In this quick and simple tutorial, you'll learn how to create a professional magazine layout in Adobe InDesign, complete with a print-ready spread, stylish typography, and an eye-catching image.
This is a great introductory tutorial to creating a magazine layout design—you'll pick up essential techniques for creating effective magazine templates and magazine page layouts.
Short on Time?
If you're looking for a quick fix, a magazine template is a great option for getting started on your magazine layout design with confidence.
With a diverse range of layouts and more design assets available to download for a single, affordable monthly fee, it's a great way to quickly get started on your project. Discover a few of our favourites below.
Skip ahead for the full magazine layout tutorial.
Tutorial: How to Create a Magazine Layout in InDesign
In this quick tutorial, we'll put together a simple magazine page layout in InDesign. Easily adaptable to your own images and text content, this is a great all-round introduction to magazine design for beginners.
What You'll Need to Create Your Magazine Layout
As well as access to Adobe InDesign, you'll also need a high-resolution image to use in your design. The image used in the design as pictured is this one, but you can find a range of alternative images on the Envato Elements photo library.
You'll also need some stylish fonts to use on your magazine layout. Minimal sans serif styles are particularly effective in magazine design. Look to this selection of sans serif fonts to find your perfect font match.
Once you have an image to hand and have installed the font files on your computer, you're ready to get started!
1. How to Set Up Your Magazine Layout in InDesign
Open InDesign and go to File > New > Document.
We'll be using a standard A4 size document for this tutorial. Start by setting the number of Pages to 8, the Bleed to 2 mm so we have some space for images to overlap, the Top and Bottom Margins to 10 mm, the Inside Margin to 13 mm, and the Outside Margin to 20 mm*.
Then click OK or Create.
* The reason for these different margins is that in a spread with two facing pages, a slightly larger margin on the outside of the page looks better and provides more space to hold the printed version. It is also useful for the page grid in the next step.
Pro tip: A grid is used to promote consistency across the page layout and provide a framework for positioning content. A well-applied grid is the first thing you need to give your layout a professional look.
To set up the page grid, go to the "A-master spread" and choose Layout > Create Guides.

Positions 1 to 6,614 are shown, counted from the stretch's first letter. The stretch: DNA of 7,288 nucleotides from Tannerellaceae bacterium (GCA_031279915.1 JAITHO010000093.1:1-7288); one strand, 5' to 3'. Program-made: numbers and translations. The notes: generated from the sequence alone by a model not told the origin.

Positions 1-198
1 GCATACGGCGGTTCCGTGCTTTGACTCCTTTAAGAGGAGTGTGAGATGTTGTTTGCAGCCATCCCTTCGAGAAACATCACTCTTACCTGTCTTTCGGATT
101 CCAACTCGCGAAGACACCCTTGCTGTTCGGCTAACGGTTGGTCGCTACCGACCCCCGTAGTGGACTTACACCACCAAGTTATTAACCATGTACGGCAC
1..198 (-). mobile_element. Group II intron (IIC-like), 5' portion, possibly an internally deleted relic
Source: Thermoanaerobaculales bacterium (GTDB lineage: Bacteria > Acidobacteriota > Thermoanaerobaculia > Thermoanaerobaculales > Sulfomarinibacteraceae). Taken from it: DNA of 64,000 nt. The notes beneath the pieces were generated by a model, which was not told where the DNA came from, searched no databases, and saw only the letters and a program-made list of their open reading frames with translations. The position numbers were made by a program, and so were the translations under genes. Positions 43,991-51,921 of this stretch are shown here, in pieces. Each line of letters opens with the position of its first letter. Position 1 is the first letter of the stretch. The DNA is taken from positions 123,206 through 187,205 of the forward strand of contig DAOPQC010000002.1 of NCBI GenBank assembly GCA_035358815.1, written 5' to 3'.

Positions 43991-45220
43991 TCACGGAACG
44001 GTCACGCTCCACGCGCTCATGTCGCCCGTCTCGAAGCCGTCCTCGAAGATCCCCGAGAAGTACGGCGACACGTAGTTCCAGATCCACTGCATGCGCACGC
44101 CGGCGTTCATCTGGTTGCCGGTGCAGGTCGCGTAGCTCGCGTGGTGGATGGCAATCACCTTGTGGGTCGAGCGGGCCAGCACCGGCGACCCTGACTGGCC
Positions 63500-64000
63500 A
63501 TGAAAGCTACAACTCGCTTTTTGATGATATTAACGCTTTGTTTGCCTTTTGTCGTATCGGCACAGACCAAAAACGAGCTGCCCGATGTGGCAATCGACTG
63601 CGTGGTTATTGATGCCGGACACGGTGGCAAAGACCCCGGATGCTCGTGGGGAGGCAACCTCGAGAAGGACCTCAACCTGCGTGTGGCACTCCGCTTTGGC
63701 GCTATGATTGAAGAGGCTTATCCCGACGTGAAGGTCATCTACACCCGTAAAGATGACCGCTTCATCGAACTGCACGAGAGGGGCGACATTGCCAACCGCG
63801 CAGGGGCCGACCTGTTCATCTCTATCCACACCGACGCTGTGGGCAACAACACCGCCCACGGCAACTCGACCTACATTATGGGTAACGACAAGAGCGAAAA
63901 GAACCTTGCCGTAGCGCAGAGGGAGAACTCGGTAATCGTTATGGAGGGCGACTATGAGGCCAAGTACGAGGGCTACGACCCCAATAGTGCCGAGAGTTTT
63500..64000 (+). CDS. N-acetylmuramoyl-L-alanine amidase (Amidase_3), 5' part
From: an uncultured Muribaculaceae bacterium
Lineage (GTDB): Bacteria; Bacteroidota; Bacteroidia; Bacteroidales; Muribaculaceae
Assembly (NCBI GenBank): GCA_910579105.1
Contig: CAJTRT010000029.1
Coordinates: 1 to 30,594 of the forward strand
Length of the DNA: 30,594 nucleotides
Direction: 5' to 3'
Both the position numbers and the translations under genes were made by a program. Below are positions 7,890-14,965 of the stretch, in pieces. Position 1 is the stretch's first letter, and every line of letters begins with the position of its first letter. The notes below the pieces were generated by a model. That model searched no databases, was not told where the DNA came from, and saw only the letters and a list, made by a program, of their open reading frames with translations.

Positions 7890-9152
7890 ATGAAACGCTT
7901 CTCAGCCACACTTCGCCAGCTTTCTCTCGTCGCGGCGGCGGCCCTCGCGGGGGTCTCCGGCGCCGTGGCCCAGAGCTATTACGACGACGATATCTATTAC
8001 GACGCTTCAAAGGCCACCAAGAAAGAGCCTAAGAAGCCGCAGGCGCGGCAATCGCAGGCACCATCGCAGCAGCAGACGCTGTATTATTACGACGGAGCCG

For this tutorial, we're going to use a 12 rows by 12 columns grid with 3 mm spacing. Choose Fit Guides to Margins to create a grid with a column width of 12 mm*.
* Why? Our page width is 210 mm, with 20 mm outside and 13 mm inside margins, so we have 177 mm left for 12 columns and 11 gutters. 12 columns of 12 mm plus 11 gutters of 3 mm is 177 mm.
2. How to Place an Image on Your Magazine Layout
When creating a magazine layout, you'll want to keep a good balance between the white space, images, and text. A good technique is to use an image with a lot of 'empty' ('white') space; space around the subject has the same function as white space.
I'm using a photograph called Summertime Sunshine—it has a nicely blurred background that we can place our text on top of.
Go to Pages 2–3 of your document and use the Rectangle Frame Tool (F) to create an image frame across the whole spread, extending the edges up to the bleed on all sides.
File > Place your chosen image into the frame and allow it to fill the whole frame. You can double-click inside the frame to directly select the photograph and move the image so that the subject is within the margin of the first page and the top of the cocktail glass is at the edge of a grid row.
3. How to Add Body Text and Create a Grid on Your Layout
Use the Type Tool (T) to create a text frame that is placed at the same vertical and horizontal position as the cocktail on the other page, here in the third row and fifth column of the grid.
This creates an imaginary line that connects the image with the text. If you don't have text content for your body text frame yet, head up to Type > Fill with Placeholder Text.
I'm going to use the title of the photograph, 'Summertime Sunshine', as the heading, which you can place into a separate text frame above the body text frame.
To make our text look really professional, we need to set up a baseline grid. Go to Preferences > Grids and set the Increment Every value to 8 pt.
In this tutorial, we'll be using a text size of 12 pt and leading of 16 pt. A baseline grid of 8 pt, which is half of the leading value, provides flexibility because we can also use it for smaller text sizes.
4. How to Format the Typography on Your Magazine Layout
Go to Window > Styles > Paragraph Styles. Double-click on the default Basic Paragraph style in the panel to open the Paragraph Style Options.